Why You Should Always Keep a Spare Browser Handy

When we browse the Web on our computers and mobile devices, we do so through a type of software application known as a Web browser. A Web browser acts as the window through which we can view most of the information on the Internet. Five of the most popular browsers today are: Chrome (Google), Firefox (Mozilla), Internet Explorer (Microsoft), Safari (Apple), and Opera (Opera Software).

Most computer users have a primary browser preference, in other words, a go-to browser for checking email, searching the web, shopping online, reading articles, etc. Using the same browser consistently gives the us a degree of familiarity with the interface, as well as the ability to organize our bookmarks in a convenient, orderly, and accessible way.

So why, then, is it good practice to have a secondary browser on standby? The answer can be summed up in one word: troubleshooting. Having a secondary browser is one of the single best things you can do to help troubleshoot issues you experience on the Web. Broken site? Try opening it in another browser. Visual media not playing at full screen? Try opening it in another browser. Web application appears glitchy? Try opening it in another browser. You get the idea. In addition to keeping your browsing software up to date, making sure you have a "spare" browser or two is one of the best ways to avoid (or at least workaround) technical issues that sometimes pop up while browsing. In time, you'll actually find that some browsers offer a better experience for different environments. Don't believe me? Try downloading a new browser today to see if it makes your life on the Web a bit better than before.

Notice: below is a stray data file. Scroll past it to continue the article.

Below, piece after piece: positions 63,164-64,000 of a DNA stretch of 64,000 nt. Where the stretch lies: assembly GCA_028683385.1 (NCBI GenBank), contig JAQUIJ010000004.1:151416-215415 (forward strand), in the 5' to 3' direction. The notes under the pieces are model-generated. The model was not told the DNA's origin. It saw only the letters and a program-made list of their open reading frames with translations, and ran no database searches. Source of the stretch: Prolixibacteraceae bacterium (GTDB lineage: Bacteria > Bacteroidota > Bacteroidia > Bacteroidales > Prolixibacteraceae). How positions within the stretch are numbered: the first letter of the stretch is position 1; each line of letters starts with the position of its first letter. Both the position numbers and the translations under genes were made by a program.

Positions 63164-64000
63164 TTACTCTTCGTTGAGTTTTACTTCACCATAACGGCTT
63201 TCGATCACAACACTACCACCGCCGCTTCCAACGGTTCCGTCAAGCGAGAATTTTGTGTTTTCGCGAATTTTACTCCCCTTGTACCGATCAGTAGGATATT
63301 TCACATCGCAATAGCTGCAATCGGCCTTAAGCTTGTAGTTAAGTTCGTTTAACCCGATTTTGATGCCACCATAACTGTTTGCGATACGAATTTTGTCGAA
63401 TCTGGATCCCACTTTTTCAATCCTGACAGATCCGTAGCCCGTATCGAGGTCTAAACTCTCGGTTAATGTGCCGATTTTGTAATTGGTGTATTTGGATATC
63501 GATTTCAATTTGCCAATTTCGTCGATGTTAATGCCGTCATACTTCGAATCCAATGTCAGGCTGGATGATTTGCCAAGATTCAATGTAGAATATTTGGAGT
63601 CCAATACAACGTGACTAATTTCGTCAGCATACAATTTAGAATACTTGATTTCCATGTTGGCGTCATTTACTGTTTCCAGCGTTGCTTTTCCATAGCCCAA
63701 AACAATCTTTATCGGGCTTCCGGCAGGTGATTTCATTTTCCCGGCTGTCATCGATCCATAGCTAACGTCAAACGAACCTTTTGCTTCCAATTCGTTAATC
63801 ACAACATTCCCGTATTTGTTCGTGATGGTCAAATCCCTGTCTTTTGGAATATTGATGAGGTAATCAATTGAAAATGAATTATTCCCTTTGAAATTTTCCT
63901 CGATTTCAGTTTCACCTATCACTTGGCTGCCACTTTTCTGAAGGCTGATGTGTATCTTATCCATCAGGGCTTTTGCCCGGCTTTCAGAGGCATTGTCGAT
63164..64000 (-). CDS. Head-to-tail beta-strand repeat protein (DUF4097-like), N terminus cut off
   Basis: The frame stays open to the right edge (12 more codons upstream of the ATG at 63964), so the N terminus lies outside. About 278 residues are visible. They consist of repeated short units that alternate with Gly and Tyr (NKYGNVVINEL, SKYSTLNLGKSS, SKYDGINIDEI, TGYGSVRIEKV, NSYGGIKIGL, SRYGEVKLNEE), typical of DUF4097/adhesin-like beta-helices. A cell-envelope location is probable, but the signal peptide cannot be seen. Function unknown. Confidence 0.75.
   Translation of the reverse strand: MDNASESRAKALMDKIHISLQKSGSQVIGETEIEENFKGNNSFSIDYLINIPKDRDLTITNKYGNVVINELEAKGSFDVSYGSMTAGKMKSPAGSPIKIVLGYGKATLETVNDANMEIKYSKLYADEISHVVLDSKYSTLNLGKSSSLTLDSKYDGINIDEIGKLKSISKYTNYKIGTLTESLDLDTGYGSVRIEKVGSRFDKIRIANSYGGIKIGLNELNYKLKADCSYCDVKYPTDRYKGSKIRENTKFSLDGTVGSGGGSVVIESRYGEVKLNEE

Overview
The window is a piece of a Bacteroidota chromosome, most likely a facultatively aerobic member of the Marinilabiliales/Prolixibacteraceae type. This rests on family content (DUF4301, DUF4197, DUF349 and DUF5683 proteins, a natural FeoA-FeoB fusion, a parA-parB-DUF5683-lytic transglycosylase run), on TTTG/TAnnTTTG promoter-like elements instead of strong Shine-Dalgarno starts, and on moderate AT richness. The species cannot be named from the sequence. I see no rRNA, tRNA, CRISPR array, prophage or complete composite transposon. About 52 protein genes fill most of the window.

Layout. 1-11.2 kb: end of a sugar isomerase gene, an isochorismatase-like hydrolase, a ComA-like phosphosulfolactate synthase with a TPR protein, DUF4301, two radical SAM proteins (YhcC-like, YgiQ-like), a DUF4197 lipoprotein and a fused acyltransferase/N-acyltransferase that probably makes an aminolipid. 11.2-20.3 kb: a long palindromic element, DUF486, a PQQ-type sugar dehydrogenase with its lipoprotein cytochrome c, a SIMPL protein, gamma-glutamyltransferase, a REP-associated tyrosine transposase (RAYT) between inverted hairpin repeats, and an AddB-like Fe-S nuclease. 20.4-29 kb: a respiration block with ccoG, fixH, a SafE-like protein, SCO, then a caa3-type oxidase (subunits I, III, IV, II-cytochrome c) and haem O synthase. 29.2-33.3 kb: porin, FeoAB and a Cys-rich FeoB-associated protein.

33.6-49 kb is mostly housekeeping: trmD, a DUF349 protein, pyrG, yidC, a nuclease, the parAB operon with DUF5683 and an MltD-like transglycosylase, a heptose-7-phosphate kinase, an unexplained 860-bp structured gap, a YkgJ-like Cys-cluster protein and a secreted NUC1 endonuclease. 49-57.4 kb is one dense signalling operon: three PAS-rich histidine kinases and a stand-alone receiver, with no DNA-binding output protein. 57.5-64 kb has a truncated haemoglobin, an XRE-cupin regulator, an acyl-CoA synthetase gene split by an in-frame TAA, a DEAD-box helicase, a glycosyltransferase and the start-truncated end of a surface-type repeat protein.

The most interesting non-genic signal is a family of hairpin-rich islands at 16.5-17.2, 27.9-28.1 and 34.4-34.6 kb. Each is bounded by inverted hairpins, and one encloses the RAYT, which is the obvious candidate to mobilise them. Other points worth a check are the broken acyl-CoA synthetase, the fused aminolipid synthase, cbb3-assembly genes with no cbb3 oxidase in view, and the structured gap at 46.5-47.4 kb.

Here are the links to download Mozilla Firefox and Google Chrome:

Mozilla Firefox Download

Google Chrome Downlaod

Until next time, happy browsing!



Post new comment

  • Web page addresses and e-mail addresses turn into links automatically.
  • Allowed HTML tags: <a> <em> <strong> <cite> <code> <ul> <ol> <li> <dl> <dt> <dd>
  • Lines and paragraphs break automatically.

More information about formatting options